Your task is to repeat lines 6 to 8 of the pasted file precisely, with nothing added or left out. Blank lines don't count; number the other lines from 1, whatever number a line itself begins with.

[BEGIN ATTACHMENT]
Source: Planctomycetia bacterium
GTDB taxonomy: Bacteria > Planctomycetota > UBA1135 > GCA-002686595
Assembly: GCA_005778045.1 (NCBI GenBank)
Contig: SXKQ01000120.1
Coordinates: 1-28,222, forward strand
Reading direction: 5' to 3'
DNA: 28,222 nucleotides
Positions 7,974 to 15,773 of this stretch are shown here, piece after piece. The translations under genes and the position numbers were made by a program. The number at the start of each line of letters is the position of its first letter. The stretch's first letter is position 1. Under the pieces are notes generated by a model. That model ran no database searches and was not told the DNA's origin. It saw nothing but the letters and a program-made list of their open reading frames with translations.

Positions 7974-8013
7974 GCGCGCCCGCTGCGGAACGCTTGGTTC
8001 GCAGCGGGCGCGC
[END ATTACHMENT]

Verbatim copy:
Reading direction: 5' to 3'
DNA: 28,222 nucleotides
Positions 7,974 to 15,773 of this stretch are shown here, piece after piece. The translations under genes and the position numbers were made by a program. The number at the start of each line of letters is the position of its first letter. The stretch's first letter is position 1. Under the pieces are notes generated by a model. That model ran no database searches and was not told the DNA's origin. It saw nothing but the letters and a program-made list of their open reading frames with translations.